7 August 2017

The beginning of a post from 2 August 2017:

I’m sitting in an air-conditioned café, sipping an over-heated americano. 

It’s been a long morning. 

I woke up at six. Got ready. Had muesli for breakfast, then left the house around seven.

Oh how things change.

On the morning of the 2nd, I was waiting for my subtitles translation interview and testing session at iflix, where a former manager at Wall Street English is now working.

I had the interview, did the test, got the job. My future in the subtitles translation world was looking rosy.

Then my universe was turned upside down when, a few days ago, I was approached by the former National Service Manager of Wall Street English regarding a job opening.

As you may or may not know, I am not currently looking for a full-time job. I’m happy with my part-time and freelance work.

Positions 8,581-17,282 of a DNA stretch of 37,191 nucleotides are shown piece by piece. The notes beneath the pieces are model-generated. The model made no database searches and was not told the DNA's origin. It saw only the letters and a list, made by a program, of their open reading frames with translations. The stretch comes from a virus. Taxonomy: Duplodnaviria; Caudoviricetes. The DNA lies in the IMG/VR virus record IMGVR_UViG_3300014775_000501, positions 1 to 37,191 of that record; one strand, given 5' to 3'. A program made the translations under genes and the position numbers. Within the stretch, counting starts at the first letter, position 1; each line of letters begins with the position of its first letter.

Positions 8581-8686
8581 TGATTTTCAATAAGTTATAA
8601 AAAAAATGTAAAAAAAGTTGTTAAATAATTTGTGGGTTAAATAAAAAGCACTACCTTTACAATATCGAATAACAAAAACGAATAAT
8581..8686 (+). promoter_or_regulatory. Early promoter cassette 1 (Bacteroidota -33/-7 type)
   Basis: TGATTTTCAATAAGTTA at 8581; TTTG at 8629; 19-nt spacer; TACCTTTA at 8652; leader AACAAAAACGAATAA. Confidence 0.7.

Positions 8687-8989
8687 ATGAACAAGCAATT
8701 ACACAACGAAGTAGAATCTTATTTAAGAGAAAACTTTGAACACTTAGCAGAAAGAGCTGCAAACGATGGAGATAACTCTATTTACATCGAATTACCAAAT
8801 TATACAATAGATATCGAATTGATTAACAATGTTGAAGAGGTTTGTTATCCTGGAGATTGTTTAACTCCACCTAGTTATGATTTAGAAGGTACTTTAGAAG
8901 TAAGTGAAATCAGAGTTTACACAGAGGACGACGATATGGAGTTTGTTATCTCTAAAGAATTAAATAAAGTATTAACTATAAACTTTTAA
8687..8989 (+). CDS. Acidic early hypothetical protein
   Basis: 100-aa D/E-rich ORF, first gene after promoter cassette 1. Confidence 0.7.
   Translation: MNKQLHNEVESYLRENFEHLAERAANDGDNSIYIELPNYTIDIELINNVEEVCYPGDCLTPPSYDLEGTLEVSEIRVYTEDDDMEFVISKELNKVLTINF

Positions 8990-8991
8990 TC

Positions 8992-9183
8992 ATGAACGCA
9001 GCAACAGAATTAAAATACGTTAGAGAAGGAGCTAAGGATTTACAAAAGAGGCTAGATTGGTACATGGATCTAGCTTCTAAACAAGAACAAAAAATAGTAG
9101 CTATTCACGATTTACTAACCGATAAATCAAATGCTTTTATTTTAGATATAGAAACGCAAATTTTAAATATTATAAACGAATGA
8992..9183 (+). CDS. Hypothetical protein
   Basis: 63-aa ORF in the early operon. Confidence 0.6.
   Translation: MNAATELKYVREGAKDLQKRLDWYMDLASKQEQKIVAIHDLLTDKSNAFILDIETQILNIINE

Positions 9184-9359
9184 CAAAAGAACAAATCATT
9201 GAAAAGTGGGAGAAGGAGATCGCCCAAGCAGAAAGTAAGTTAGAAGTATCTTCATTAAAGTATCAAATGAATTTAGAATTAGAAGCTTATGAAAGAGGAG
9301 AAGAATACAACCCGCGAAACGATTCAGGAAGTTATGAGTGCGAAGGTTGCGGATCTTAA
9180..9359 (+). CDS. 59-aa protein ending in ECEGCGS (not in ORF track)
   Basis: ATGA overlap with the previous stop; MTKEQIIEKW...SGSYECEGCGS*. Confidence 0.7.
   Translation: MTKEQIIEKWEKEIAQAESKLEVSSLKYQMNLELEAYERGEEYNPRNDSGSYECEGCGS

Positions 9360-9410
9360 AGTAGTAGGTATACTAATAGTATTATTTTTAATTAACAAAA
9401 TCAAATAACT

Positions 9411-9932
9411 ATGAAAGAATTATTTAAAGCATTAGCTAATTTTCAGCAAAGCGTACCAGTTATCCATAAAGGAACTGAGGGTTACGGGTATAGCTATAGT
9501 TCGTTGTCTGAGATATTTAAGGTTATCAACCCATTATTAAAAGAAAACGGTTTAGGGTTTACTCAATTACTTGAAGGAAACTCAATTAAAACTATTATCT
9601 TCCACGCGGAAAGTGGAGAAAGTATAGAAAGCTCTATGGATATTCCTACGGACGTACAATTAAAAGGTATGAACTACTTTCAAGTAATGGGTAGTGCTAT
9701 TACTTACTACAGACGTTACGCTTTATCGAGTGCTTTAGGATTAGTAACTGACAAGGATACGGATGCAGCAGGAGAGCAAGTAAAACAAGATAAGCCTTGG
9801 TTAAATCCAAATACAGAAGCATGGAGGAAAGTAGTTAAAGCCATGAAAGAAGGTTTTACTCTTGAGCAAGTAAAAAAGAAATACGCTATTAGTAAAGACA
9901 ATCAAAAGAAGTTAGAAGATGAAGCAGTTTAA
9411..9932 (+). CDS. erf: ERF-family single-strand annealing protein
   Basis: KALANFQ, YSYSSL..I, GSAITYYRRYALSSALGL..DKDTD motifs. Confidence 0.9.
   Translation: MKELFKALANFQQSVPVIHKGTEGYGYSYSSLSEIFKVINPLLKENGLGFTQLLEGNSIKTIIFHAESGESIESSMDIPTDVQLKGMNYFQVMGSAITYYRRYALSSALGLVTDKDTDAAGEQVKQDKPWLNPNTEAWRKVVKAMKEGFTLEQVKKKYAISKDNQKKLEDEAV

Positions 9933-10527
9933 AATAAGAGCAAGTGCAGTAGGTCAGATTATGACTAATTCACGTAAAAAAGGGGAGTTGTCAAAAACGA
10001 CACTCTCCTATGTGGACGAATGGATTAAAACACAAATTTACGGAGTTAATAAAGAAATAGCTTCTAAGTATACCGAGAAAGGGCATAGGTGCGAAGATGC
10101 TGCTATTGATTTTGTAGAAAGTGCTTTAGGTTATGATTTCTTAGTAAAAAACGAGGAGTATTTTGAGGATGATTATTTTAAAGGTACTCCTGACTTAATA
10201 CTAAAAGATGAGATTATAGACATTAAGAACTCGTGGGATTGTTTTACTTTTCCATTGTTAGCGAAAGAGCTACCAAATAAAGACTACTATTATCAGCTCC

But – and you’re going to think me shallow for this – it pays so well. So, so very well. Well actually if you take into account all the revenue I get from my freelance work I’m currently earning higher than the base amount. But salaries can be negotiated and the high base salary is an indicator of the significance of the position.

And that attracts me.

So I expressed my interest, sent off my CV and cover letter, completed the online personality questionnaire, and this morning finished my 10,000-word long interview answers. (Overboard? That’s me.)

The more I prepared for this interview and though about it, the more I want it (which is probably a good sign). The job is a coordinator position in a large multinational. It will be challenging. It will utilise all my skills. It will expand my business horizons and grow my potential. And hopefully I’ll be working with competent, passionate people if the HR department have been doing their job properly.

I think I can do it. I really do. I think my skills set is a good match for the position. I think it is about time I had a challenging job. I’ve been coasting along for the past few years, time to buckle down and do some serious work.

The interview is tomorrow, at 8:30am. I’ve arranged to meet my grandfather – a corporate veteran – in the morning to ask for his advice.